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Basic maths test stumps millions of adults

By Western Daily Press  |  Posted: September 03, 2014

Basic maths test stumps millions of adults

Thousands of adults find basic maths difficult, with many admitting to not paying attention at school

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Basic maths leaves millions of adults stumped, with 40 per cent finding their child's homework too hard.  

The results come after chancellor George Osbourne dodged a question from a seven-year-old boy asking him the answer to 7x8.

But almost half of the 2,000 questioned admitted their younger selves saw maths as a 'waste of time' because they felt it wasn't something they would use in the future.

It also emerged four in ten find it difficult to keep up with their child's education and help them with their homework.

Rahim Hirji, CEO of tuition firm Maths Doctor, which commissioned the survey, said: ''We shouldn't expect everyone to be experts when it comes to maths, but it's worrying to see so many adults who struggle with even the most basic of maths questions.

''But it's an even bigger concern to see that a large number view learning maths as a waste of time altogether.''Despite what many may think growing up, maths is a vital life skill, whether it's budgeting for a family holiday or simply working out your share of a restaurant bill.

''What's even more worrying is that this aversion to maths is being passed down from parents to their children and this is something we need to combat.''

The study of 2,000 adults found one in five considers themselves as 'bad at maths', with 42 per cent admitting they often struggle with even basic sums.

Long division was identified as the area of maths most likely to leave adults scratching their heads, followed by angles, square and prime numbers, and fractions.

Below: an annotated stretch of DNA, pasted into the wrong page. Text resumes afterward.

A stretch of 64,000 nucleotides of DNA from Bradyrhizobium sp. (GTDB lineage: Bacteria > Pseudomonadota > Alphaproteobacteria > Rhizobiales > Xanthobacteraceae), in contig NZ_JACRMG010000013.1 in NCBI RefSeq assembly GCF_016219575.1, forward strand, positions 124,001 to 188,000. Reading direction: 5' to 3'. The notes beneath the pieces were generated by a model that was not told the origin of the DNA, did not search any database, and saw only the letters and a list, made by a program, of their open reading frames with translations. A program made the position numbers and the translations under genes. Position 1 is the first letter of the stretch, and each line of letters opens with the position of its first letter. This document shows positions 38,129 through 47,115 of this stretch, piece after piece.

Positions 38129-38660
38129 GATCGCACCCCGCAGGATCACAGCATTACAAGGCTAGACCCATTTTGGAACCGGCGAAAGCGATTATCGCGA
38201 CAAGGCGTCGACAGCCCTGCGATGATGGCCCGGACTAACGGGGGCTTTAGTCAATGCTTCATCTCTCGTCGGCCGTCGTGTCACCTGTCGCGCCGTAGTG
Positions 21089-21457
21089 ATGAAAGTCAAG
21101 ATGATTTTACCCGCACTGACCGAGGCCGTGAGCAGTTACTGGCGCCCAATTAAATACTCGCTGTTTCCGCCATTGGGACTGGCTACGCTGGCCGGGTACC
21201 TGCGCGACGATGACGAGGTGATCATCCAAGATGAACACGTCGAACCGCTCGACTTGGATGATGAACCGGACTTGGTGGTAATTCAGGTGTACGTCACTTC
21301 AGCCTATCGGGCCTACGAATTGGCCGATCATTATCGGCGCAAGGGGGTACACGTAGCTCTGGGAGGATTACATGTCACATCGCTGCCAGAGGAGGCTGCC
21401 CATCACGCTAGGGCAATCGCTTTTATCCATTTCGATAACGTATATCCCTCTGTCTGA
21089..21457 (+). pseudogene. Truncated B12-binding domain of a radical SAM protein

Almost one in ten didn't know 42 is what you get when you multiply 6 by 7, while another nine per cent also failed to name 96 as the answer to 8x12.

Fourteen per cent also had no idea 25 per cent of 240 is 60, while 15 per cent were unaware that a foot is equal to 12 inches.

Less than half were able to identify 61 as a prime number and just six in ten knew 49 is a square number.

It also emerged from the study that almost three quarters feel they could do with improving their maths skills, with six in ten admitting they wish they tried harder, or paid more attention while they were younger.

Although 43 per cent of people said they felt learning maths was a waste of time, more than one in four admit their lack of knowledge has caused them problems in everyday life.

Many said their poor maths skills had left them struggling to work out the cost of something due to exchange rates when abroad while others have given someone the wrong money or change. Others have struggled to work out cooking measurements or been caught out with interest rates and fees on loans or credit cards.

MATHS QUIZ Answers below

1. What is 6 x 7? a) 36 b) 40 c) 42 d) 49

9 per cent got it wrong

2. What is 8 x 12? a) 78 b) 82 c) 96 d) 108

9 per cent wrong

3. What is 25% of 240? a) 43 b) 60 c) 73 d) 80

14 per cent wrong

4. If you had 126 sweets and had to share them equally between seven people, how many sweets would each person have? a) 4 b) 8 c) 12 d) 18

19 per cent wrong

5. Which of the following is a prime number? a) 42 b) 61 c) 75 d) 99

53 per cent wrong

6. Which of the following is a square number? a) 13 b) 26 c) 49 d) 55

41 per cent wrong

7. How many inches are there in a foot? a) 6 b) 9 c)12 d)16

14 per cent wrong

Answers: Question 1, 42; Question 2, 96; Question 3, 60; Question 4, 18; Question 5, 61; Question 6, 49; Question 7, 12. 

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